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Continued: Looking for more women to patrol the state's woods

  • Article by: DENNIS ANDERSON , Star Tribune
  • Last update: November 23, 2013 - 11:57 PM

In the years since, the job has panned out almost exactly the way she envisioned.

“Absolutely,’’ she said. “There’s no ‘typical’ day, which I really like. And our work varies with the season. So if you get tired of winter, spring is right around the corner. Then summer, and fall after that.’’


More women wanted

In an attempt to further diversify its CO corps while adding 20 new officers, the DNR will hold a training academy next year, with a second planned in 2015.

A new program called CO Prep also will debut in 2014. The plan will pay about $30,000 in salary and $3,000 in school expenses while successful applicants study for their law enforcement certificate. Tuition also will be covered.

Enforcement operations support manager Maj. Roger Tietz said five female senior DNR officers retired in the past two years, and the agency hopes the academy and CO Prep will replace them, and perhaps add few more women.

“The big challenge in recruiting women to be conservation officers is that you have to find women candidates, they have to have a peace officer license (a requirement CO Prep hopes to rectify) and they have to have an interest in the position,’’ Tietz said. “It’s not uncommon for women with the first two qualifications to say they don’t want to do natural resources work because they’re not familiar with it.”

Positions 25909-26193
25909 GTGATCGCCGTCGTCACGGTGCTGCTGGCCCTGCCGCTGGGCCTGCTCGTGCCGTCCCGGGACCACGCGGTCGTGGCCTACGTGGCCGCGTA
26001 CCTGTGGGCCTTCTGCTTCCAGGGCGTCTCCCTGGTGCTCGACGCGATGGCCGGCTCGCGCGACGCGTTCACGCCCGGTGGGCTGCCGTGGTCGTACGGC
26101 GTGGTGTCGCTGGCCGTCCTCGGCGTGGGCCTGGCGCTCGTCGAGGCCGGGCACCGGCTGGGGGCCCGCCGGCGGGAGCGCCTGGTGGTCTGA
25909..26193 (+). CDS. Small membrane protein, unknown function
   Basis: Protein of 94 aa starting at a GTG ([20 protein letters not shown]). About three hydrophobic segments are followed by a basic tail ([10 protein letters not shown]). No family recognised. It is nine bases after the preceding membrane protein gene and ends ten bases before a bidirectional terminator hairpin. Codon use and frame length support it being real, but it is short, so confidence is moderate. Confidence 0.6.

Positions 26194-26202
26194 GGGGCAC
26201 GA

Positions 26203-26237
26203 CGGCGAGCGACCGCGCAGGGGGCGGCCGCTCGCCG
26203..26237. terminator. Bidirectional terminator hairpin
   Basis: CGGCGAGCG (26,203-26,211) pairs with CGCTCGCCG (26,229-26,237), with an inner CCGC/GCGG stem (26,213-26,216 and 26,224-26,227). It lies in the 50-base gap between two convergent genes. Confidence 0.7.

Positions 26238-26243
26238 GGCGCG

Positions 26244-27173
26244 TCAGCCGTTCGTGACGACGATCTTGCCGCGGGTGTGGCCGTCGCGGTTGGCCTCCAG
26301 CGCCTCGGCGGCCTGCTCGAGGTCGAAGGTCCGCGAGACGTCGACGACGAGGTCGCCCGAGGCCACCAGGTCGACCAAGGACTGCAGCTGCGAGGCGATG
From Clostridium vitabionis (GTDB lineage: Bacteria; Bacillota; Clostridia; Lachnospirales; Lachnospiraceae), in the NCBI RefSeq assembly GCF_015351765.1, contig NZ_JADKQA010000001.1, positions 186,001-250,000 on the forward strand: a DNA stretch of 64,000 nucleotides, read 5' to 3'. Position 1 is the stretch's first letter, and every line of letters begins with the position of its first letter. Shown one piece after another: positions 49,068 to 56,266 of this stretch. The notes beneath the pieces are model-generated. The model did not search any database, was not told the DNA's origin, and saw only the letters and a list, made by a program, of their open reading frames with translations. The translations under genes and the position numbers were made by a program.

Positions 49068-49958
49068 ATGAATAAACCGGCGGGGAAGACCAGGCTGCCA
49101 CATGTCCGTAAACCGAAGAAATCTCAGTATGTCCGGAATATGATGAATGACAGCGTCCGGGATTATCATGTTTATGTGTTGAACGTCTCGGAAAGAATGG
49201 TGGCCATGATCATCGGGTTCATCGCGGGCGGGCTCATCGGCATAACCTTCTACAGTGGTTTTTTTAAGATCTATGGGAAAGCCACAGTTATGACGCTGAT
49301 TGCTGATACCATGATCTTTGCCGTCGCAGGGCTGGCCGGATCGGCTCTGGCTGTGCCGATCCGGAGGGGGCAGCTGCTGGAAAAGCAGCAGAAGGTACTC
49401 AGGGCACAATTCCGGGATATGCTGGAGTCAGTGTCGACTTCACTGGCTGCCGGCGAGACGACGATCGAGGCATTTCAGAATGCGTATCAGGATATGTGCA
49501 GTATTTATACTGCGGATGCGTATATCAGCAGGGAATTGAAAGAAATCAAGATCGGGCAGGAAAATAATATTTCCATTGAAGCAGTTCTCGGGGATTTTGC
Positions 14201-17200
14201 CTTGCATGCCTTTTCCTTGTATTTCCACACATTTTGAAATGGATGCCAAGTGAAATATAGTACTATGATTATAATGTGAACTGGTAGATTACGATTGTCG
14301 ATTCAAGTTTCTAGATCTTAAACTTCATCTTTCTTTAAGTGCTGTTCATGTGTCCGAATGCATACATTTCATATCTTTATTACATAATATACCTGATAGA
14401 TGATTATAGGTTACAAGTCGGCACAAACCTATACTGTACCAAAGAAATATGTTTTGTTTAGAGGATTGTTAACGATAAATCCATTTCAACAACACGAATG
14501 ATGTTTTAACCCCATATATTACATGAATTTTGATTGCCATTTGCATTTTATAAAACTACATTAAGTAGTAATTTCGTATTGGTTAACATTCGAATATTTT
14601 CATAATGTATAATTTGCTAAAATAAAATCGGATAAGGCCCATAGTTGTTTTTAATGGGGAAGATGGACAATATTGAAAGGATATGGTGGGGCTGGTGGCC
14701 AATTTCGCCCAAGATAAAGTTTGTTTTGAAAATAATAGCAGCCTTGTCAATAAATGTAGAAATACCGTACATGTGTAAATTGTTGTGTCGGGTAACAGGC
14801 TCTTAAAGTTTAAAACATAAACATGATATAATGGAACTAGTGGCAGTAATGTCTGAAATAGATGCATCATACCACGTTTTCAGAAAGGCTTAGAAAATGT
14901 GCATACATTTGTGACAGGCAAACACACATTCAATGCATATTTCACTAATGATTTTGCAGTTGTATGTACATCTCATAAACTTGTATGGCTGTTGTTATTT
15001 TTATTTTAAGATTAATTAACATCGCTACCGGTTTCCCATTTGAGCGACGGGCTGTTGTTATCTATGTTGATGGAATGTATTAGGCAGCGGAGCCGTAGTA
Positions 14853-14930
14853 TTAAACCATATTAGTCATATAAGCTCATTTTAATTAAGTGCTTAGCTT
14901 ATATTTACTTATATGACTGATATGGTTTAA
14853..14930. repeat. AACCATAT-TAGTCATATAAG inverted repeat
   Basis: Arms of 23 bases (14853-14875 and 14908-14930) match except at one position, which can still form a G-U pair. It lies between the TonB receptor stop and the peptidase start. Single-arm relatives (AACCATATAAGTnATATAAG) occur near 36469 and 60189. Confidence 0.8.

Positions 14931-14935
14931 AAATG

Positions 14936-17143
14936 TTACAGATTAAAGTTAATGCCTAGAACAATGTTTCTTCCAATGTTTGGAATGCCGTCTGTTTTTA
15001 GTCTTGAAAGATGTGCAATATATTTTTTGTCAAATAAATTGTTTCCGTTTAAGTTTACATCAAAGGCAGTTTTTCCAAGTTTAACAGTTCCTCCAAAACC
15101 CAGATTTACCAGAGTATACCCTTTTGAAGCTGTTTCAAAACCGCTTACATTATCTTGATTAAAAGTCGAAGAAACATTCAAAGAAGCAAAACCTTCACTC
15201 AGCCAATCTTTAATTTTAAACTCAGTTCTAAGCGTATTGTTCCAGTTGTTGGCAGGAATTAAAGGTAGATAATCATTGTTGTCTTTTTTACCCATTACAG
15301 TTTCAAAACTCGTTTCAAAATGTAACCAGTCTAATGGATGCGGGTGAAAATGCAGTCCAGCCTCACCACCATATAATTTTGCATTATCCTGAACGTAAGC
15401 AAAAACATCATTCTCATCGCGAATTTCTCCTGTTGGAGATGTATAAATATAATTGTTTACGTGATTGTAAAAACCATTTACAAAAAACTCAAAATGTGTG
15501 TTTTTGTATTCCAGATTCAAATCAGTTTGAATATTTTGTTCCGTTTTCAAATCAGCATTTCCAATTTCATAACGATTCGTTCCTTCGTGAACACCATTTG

Since becoming conservation officers, Glaser and Kruse each have had three children. Both said the agency was accommodating and encouraging during their pregnancies and afterward.

“It’s probably true that it’s easier for a man CO to start a family than for a woman CO,’’ said Glaser, whose husband is a Carver County deputy sheriff. “But the DNR has been very understanding. I worked in the field during my pregnancy until about five months, then took a desk job in St. Paul that I was offered.

“Even now, if I get a call I can’t handle because of a family situation, other officers help out. We help each other.’’

Added Kruse, who complements her regular duties with work as a background investigator:

“You have to find a balance, and part of finding that balance is realizing you can’t catch everyone. Some things can wait.

“On the other hand, if it’s an ongoing violation, you make it work. If that means asking a neighbor woman to help with the kids, then that’s what you do.’’


Dennis Anderson • 612-673-4424



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